Monster Magnates

I’m sitting here with Mark Ackland and Riccardo Durante, the creators of ‘Gruesomestein’s Monster’s,’ the mirthfully macabre new series of animated shorts set to bow on Canada’s YTV. Okay, I’m not actually sitting with them. They’re in Toronto, Canada, which, is just slightly out of range from my little bungalow in Venice, California. But after watching ‘Freddy the Yeti,’ the series premiere episode, on the Nicktoons Film Festival, I feel like I just sat in a wild gag session with these two creative masterminds. Their show is quick, clever, and funnier than a barrel full of monsters. Errr – you get the picture. We’re only a few weeks away from their show’s television premiere on YTV’s ‘Funpak,’ (February 10th), and it’s yet another example of 2D animation flourishing by way of digital production.

AARON SIMPSON: How did you two first start working together?

RICCARDO DURANTE: I was working at a studio in Toronto, directing “Ripping Friends.” Mark was hired on to design and pose.

AS: How did the idea of Gruesomestein’s Monsters first come to be?



We both have a similar sense of humour, and we both love classic cartoons…mainly the Warner Bros. and Hanna Barbera stuff (Yogi bear, and the Flintstones in particular). We talked about what we thought was missing on TV as far as animation goes, and what we’d like to see on TV. Monsters! Of course! What else? So Mark began drawing these funny little monsters. We started laughing at the different personalities, and ridiculous situations we were coming up with, and it just grew from there. What’s funnier than cute, silly, stupid characters trying desperately to act scary? The scarier they try to be, the funnier they are.

AS: What are your major influences? Animation, Comics, Illustrators…



MARK ACKLAND: I love classic 50’s ad art, as well as some of the old Disney shorts. I loved “Tales of the Wizard of Oz” as a kid (which definitely influenced the design style) and a lot of the other Rankin Bass stuff. I also like Chris Ware, Jim Flora, the Provensens (Alice and Martin), Mary Blair, Tom Oreb, and (Miroslav) Sasek to name a few. And I can’t forget Ren and Stimpy.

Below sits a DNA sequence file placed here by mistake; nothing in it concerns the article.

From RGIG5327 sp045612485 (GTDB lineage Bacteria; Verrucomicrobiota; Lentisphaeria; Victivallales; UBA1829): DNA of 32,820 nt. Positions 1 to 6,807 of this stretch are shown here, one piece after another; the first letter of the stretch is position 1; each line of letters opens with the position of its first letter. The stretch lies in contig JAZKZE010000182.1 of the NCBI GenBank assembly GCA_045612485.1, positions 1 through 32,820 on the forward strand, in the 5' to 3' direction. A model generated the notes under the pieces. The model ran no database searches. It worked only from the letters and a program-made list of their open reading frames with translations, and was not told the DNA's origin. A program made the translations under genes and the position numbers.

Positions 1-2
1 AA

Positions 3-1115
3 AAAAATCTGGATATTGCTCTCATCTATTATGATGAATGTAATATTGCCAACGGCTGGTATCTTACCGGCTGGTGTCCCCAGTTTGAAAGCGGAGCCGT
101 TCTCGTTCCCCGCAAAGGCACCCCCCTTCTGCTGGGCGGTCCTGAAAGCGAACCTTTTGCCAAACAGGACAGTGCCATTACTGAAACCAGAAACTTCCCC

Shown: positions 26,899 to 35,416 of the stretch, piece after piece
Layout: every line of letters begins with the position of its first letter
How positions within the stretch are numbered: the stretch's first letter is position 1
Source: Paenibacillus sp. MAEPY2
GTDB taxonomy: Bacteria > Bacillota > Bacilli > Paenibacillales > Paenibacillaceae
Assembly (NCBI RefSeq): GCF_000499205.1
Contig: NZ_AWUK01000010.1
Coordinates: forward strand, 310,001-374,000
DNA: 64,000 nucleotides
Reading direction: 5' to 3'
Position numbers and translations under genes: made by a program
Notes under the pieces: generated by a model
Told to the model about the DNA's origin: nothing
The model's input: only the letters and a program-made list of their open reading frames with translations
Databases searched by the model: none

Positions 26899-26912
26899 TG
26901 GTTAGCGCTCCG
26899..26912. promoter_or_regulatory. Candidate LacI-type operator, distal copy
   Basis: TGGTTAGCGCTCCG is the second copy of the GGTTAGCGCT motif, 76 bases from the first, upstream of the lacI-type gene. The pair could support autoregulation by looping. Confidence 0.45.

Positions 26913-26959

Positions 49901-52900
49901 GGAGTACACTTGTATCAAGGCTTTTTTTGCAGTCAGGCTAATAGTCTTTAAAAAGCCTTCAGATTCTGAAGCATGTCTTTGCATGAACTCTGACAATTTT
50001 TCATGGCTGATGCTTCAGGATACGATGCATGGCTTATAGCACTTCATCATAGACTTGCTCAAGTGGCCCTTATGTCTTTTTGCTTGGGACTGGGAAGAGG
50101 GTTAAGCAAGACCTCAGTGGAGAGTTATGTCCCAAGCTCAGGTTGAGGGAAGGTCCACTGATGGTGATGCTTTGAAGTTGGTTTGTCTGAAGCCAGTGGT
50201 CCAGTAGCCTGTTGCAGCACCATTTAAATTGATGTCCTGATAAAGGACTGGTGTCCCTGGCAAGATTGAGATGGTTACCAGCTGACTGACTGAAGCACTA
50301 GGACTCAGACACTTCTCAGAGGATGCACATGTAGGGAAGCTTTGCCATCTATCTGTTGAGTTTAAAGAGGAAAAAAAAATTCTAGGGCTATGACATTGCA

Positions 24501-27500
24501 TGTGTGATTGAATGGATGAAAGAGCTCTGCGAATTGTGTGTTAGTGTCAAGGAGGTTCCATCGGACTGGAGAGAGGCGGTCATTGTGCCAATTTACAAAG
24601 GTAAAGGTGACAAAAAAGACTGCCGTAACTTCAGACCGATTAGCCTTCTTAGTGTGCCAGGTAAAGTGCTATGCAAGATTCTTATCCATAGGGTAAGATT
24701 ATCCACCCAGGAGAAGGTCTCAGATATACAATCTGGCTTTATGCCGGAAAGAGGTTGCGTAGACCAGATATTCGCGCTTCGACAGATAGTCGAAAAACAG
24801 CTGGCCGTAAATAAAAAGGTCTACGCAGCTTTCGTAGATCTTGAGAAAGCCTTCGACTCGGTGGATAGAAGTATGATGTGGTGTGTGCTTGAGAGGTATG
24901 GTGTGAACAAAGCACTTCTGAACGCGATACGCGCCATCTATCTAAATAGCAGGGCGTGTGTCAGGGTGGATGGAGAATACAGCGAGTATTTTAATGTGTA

RD: I also like the simple, stripped down 1950 illustrative style. I think Bill Peet is pretty cool. Some of the old Warner Brothers cartoons are complete genius. As for comics, (Jack) Kirby is King in my book. Oh, and monsters are cool! (Ray) Harryhausen rocks!

AS: What led to your choice of Macromedia’s Flash as your animation production software?



Originally, we wanted to do it 2D and have it animated overseas as opposed to using Flash. Firstly, because we knew very little about Flash. Secondly was due to the stigma that Flash has. In general, when people think of Flash, they think of that really squashy stretchy stuff. We didn’t want our show to look like that. We wanted to retain a traditional 2D feel to the shorts. But we were also worried about the quality control issue of sending stuff overseas. In the end, Flash seemed more feasible, and we just told our animators not to squash and stretch anything at all, unless absolutely necessary. In hindsight, Flash was definitely the way to go. If used properly, Flash is amazing! We just posed out our show a lot so that you didn’t need to force the character comp into doing things that it really can’t do.

AS: What other software did your team use besides Flash?



The one major downfall with Flash is camera moves. Sometimes they look terrible, and very amateurish. So we ended up importing a lot of scenes into “Toon Boom” and doing the camera moves in there. It handles them much better.

AS: What about Flash, when compared to other production methods, do you like best?

Flash is just so instant compared to everything else. You can fix timing, drawing, colour etc. in a snap! It’s also simplified nicely. Very easy to learn. Neither of us really knew too much about it when we started the production, but it was so easy to pick up.

AS: What would you like to see included in the next Flash version?



Well, obviously, better camera moves would be nice. As well, the new Opus program, which is a 2D digital animation program that Nelvana has been developing, while more complex than Flash, has some great features to it, especially in drawing tools. In Flash, whenever two vectored lines cross, those lines become intersected and essentially become four separate lines, or, whenever you put a brush stroke down, that brush stroke becomes one with the brush stroke underneath it (if it’s the same colour). In Opus, each line and stroke is separate unto itself.

END OF PART 1

Check back soon for the second half of my interview with Mark Ackland and Riccardo Durante, co-creators of the new YTV shorts series ‘Gruesomestein’s Monsters.’



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One Comment

  1. Chad Kerychuk February 3, 2005

    Really nice blog you have going. This article is fantastic and this show really looks like a lot of fun. I might put a link over on my blog as well. Keep up the great work!

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